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Marvel or DC: Who is superior? Twin brothers Jon and Joe debate the answer through film reviews and mathematical fight simulations. New episode every Tuesday. Subscribe on your favorite podcast app!

Winner of three 2020 Colorado Podcast Awards: Best Colorado Podcast, Best Co-Hosts, and Best Sound Design.

A Tomatometer-approved publication.


About the Show

DC or Marvel?

This question has been one of the greatest debates among fans for over 75 years, when characters such as Superman and Captain America first debuted in comics. It has gone largely unsettled since then, but twin brothers seek to end that once and for all through their podcast: Dynamic Duel.

Duel Episodes

In the show, Jonathan (Johnny DC) and Joseph (Marvelous Joe) discuss a matchup between two comparable characters from each fictional universe. The winner is determined through a probabilistic model known the Monte Carlo simulation. The simulation randomizes each character's statistics along a normal distribution and compares the numbers to simulate 1000 duels. In the end, a percentage of wins for each character is calculated, and the one with the most victories is declared the champion.

Review Episodes

Besides their duel episodes, the brothers review recent (and not-so-recent) films and binge-able television series based on Marvel and DC comics. They break down how the big-and-small-screen adaptations compare to the source material, as well as give their thoughts on the plot. Jon and Joe rate the film or show on a five-star scale.


About the Hosts

Jonathan and Joseph Garcia were born and raised in Denver, home of one of the nation's largest comic book retailers: Mile High Comics. Their mother was as a librarian when they were children and once brought them home a book titled Marvel: Five Fabulous Decades of the World's Greatest Comics.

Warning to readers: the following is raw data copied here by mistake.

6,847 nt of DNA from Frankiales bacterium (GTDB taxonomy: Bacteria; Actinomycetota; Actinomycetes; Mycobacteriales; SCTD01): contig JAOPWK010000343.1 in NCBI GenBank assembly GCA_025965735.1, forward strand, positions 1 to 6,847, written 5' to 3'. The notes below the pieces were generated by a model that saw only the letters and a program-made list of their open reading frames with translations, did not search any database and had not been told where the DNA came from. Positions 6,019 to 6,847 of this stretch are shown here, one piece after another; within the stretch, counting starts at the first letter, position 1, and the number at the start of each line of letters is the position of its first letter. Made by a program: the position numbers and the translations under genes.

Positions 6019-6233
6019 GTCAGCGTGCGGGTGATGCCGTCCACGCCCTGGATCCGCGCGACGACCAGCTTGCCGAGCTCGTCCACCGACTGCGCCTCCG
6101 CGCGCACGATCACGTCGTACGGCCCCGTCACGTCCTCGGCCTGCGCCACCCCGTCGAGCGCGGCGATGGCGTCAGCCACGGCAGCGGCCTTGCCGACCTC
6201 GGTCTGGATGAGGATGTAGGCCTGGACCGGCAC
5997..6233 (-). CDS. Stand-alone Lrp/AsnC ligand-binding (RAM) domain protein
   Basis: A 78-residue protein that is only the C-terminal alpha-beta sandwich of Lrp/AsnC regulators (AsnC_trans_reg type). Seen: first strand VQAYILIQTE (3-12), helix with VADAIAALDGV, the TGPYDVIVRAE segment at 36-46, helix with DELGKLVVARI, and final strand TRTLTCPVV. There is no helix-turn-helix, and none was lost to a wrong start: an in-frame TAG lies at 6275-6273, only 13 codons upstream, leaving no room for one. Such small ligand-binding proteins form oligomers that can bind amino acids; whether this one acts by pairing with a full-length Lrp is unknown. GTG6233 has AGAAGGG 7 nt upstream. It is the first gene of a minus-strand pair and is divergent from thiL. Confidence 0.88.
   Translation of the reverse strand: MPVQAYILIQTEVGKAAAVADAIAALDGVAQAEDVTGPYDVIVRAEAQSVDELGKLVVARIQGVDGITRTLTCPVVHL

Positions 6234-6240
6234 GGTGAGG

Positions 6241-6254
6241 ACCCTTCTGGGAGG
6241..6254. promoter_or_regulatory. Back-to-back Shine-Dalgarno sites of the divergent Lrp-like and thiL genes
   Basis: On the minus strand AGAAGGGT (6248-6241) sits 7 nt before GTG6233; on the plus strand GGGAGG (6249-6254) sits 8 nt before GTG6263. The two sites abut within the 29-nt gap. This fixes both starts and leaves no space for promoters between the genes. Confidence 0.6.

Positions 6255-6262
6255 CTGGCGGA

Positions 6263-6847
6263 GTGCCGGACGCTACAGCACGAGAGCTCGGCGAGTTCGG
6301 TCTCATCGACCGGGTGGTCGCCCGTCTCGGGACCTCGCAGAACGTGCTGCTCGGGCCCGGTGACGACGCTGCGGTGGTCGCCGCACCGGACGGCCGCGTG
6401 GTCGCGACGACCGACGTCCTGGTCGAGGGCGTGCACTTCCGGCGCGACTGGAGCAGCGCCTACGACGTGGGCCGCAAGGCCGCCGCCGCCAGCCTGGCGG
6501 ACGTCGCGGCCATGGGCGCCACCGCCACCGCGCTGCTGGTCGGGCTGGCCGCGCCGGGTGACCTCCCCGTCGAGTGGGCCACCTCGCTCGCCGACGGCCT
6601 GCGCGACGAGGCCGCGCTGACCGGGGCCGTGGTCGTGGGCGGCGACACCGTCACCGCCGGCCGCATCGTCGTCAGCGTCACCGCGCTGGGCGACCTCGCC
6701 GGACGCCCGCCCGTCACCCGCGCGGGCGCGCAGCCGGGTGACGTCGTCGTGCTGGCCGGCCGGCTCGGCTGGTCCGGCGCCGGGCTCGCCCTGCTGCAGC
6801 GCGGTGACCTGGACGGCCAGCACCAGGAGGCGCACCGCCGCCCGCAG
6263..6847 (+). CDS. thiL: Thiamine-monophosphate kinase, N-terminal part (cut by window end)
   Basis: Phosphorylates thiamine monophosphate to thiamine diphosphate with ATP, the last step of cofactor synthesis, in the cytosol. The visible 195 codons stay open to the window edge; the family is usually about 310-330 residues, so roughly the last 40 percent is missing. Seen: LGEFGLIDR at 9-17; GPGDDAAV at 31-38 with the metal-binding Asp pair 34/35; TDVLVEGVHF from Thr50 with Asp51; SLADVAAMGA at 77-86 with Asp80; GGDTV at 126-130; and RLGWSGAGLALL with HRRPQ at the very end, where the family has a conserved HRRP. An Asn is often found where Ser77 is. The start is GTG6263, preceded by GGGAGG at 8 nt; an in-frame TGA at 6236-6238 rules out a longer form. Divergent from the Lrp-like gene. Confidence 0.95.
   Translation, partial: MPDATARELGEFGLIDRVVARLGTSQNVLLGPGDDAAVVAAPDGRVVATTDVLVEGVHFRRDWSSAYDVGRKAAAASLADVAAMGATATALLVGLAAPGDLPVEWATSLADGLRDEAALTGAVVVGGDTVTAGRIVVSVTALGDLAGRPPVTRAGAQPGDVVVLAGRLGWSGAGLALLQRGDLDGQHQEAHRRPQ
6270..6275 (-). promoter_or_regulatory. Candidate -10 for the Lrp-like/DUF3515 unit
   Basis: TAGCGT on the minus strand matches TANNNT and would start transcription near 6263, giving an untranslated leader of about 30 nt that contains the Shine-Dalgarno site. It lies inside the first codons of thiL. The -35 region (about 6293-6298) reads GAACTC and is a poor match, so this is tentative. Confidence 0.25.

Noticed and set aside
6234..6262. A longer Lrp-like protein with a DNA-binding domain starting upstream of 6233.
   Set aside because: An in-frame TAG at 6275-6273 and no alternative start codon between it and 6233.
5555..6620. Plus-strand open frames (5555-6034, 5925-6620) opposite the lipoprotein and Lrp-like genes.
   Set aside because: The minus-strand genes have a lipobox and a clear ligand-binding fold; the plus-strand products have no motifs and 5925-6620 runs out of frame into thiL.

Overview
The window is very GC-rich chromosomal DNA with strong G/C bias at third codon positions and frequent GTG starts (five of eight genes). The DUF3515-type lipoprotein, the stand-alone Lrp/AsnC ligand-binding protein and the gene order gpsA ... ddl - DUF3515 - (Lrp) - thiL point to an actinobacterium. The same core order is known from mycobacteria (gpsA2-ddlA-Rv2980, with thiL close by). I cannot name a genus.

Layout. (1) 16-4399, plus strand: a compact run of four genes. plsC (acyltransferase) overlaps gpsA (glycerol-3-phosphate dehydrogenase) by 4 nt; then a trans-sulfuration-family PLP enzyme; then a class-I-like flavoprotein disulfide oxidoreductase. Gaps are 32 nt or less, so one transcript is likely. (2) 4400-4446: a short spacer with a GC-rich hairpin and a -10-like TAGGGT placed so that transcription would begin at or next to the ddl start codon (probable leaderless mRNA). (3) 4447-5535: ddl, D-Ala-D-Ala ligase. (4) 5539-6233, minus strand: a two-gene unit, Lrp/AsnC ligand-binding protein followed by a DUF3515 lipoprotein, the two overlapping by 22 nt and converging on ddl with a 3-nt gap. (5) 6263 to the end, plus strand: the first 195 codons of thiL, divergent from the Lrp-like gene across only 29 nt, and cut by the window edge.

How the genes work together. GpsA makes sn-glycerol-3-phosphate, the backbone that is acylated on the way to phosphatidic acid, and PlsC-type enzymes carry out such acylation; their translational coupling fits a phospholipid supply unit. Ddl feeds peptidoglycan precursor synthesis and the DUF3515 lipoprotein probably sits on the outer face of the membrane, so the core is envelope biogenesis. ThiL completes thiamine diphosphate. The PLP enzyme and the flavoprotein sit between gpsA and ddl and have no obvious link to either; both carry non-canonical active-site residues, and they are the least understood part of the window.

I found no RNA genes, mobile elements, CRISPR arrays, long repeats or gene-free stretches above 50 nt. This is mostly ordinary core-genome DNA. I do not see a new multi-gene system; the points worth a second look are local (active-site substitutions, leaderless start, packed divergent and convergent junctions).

Through the book, they became immersed in the world of Marvel superheroes and developed an appreciation for the characters and stories. At age 12, Jonathan discovered DC Comics through a neighbor, and decided to forego Marvel and read up on the world of Superman and Batman – due in part to Jonathan's effort to differentiate himself from his twin brother.

A sibling rivalry was established then that goes on to this day, where the brothers would often pass the time together by debating the outcomes of battles between the fictional comic book characters. With the emergence of DC Films in 2016, the twins knew that DC was starting a shared film universe that could rival Marvel's already impressive movie lineup.

On their 30th birthday, the twins decided they would start a podcast based on the conversations they were already having on a consistent basis, where they would debate the outcomes of Marvel vs. DC matchups and discuss the latest comic book movie news.


Fact Sheet

  • Launch Date: January 2016
  • Country of Origin: United States
  • Spoken Language: English
  • Intended Audience: Adults
  • Number of Downloads: 15k+ monthly


Mentions in the Media


Tips On Starting Your Own Podcast

We never consulted any outside resources in the production of the show, and had to learn a lot of lessons the hard way as we went along. Hopefully these tips help others who are thinking of creating their own show or are just starting out. (Of course, not all of these lessons will apply to every podcast.)

  1. Just because you enjoy discussing a subject, doesn't mean you're ready to start a podcast.
    Starting out with the harshest truth. But this is what we used to believe. Ever since we were children, we could have discussions for hours on end about our topic, and we thought that meant we were 90% there. The truth is, although most conversational podcasts appear to be a candid chat amongst friends, a "normal conversation" plays out and feels much differently than a "podcast conversation" as you're recording. You slowly develop a sort of on-air personality that better suits the needs of your audience.
  2. Edit, edit, edit.